(U//FOUO) NCTC Homegrown Violent Extremist Mobilization Indicators for Public Safety Personnel 2017 Edition

The following guide was obtained from multiple public websites associated with local law enforcement agencies.

Homegrown Violent Extremist Mobilization Indicators for Public Safety Personnel

Page Count: 36 pages
Date: 2017
Restriction: For Official Use Only
Originating Organization: National Counterterrorism Center
File Type: pdf
File Size: 2,459,767 bytes
File Hash (SHA-256): 607DF444CC1E8465CCFDA3E92FBE5ADF8E066BB321F336A61B30A5126C0343E5

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(U//FOUO) The indicators of violent extremist mobilization described herein are intended to provide federal, state, local, territorial and tribal law enforcement a roadmap of observable behaviors that could inform whether individuals or groups are preparing to engage in violent extremist activities including potential travel overseas to join a Foreign Terrorist Organization (FTO). The indicators are grouped by their assessed levels of diagnosticity—meaning how clearly we judge the behavior demonstrates an individual’s trajectory towards terrorist activity. The list also includes additional information concerning what the behavior could indicate, identifies likely observers, and provides a probable timeframe between behavior and an ultimate violent act. Some of these activities might be constitutionally protected and may be insignificant on their own, but, when observed in combination with other suspicious behaviors, may constitute a basis for reporting. Law enforcement (LE) action should not be taken based solely on the exercise of constitutionally protected activities or on the apparent race, ethnicity, national origin, or religion of the subject.


(U//FOUO) By law, the National Counterterrorism Center (NCTC) focuses on international terrorism. Senior Intelligence Community officials judge that violent extremists inspired or enabled by the self-proclaimed Islamic state in Iraq and the Levant (ISIL) and al-Qa‘ida, including their allies and affiliates, are among the most lethal international terrorist threats to the Homeland. This product focuses on the threat from those actors.

(U//FOUO) In 2014, NCTC’s Office of National Intelligence Management (NIM) formed an Interagency Analytic Focus Group, including experts from DCTC, DHS/I&A, DOE, FBI, NCTC, NSA, and cleared representatives of State and local law enforcement, who collaboratively developed the list of behavioral indicators and ranked them into three tiers of diagnosticity. The focus group created this list with law enforcement, homeland security, and public safety officials in mind. The focus group updated the list for 2017 based on new indicators observed since the publication of the original booklet.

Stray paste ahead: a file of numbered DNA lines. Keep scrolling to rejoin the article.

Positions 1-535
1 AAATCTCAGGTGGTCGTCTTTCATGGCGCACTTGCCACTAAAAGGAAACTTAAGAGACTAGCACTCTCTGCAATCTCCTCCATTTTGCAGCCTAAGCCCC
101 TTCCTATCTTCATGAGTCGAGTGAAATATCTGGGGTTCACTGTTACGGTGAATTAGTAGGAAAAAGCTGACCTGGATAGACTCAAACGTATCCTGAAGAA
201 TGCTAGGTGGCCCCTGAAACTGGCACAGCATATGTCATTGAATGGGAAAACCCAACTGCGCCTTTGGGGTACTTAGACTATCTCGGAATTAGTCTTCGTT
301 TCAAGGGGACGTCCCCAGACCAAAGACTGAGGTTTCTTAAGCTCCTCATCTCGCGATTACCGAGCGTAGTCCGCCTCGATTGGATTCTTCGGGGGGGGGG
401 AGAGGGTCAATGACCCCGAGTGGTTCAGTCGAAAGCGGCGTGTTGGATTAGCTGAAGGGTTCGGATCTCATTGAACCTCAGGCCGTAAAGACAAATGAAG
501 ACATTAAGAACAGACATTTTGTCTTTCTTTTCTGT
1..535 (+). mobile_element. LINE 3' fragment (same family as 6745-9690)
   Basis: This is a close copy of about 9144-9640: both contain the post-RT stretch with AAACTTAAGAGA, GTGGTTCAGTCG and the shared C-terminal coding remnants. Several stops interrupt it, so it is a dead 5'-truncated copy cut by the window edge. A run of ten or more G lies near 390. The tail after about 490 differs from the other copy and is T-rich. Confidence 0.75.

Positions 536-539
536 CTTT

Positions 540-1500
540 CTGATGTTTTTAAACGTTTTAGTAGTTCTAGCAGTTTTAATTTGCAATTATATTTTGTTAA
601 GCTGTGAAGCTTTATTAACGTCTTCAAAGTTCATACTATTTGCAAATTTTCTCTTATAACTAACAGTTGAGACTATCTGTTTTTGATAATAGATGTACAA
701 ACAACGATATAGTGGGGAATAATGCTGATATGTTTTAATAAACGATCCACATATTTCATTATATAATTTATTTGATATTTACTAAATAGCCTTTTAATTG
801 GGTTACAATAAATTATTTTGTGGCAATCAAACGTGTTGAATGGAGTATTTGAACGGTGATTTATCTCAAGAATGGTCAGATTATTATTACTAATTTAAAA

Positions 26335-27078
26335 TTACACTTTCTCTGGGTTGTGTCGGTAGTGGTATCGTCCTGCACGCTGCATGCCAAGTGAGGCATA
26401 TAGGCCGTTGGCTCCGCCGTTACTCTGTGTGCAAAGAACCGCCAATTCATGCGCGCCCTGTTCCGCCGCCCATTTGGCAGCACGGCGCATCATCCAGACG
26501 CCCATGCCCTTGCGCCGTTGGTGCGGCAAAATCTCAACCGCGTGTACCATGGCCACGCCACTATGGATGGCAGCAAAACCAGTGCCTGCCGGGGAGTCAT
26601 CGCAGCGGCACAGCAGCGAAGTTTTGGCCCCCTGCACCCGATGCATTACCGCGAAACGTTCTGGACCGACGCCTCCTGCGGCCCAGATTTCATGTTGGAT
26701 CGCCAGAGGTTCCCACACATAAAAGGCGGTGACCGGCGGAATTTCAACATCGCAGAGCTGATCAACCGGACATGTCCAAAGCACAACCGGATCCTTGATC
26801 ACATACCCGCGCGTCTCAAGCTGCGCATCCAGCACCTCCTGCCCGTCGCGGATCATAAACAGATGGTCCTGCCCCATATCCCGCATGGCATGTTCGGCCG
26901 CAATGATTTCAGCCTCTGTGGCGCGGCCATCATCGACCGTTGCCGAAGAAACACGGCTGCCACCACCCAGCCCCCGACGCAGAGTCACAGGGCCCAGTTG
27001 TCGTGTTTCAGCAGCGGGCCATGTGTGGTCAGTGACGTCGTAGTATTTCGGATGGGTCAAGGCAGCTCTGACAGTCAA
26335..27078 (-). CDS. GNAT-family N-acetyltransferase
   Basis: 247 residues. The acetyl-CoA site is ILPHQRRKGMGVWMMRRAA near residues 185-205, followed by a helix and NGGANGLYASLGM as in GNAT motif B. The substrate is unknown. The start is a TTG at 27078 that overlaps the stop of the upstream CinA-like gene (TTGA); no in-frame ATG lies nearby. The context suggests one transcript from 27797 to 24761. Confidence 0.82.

(U//FOUO) GROUP A Indicators are very diagnostic on their own.

(U//FOUO) GROUP B Indicators are moderately diagnostic, more so when observed with other indicators.

(U//FOUO) GROUP C Indicators are minimally diagnostic on their own and require the presence of other indicators to gain diagnosticity.

(U//FOUO) Nothing in this list of indicators is intended to confer additional authorities to law enforcement beyond that which is provided by federal, state, and local laws and regulations. Officers who believe individuals are exhibiting significant mobilization indicators are encouraged to immediately contact the local FBI Joint Terrorism Task Force.


(U//FOUO) A Homegrown Violent Extremist (HVE) is a violent extremist of any citizenship who has lived and/or operated primarily in the United States or its territories, and who is acting independently of the direction of a foreign terrorist organization (FTO). Because HVEs are acting to further the goals of an FTO, they are considered foreign intelligence threats under the authorities of both the Intelligence Community and domestic public safety entities.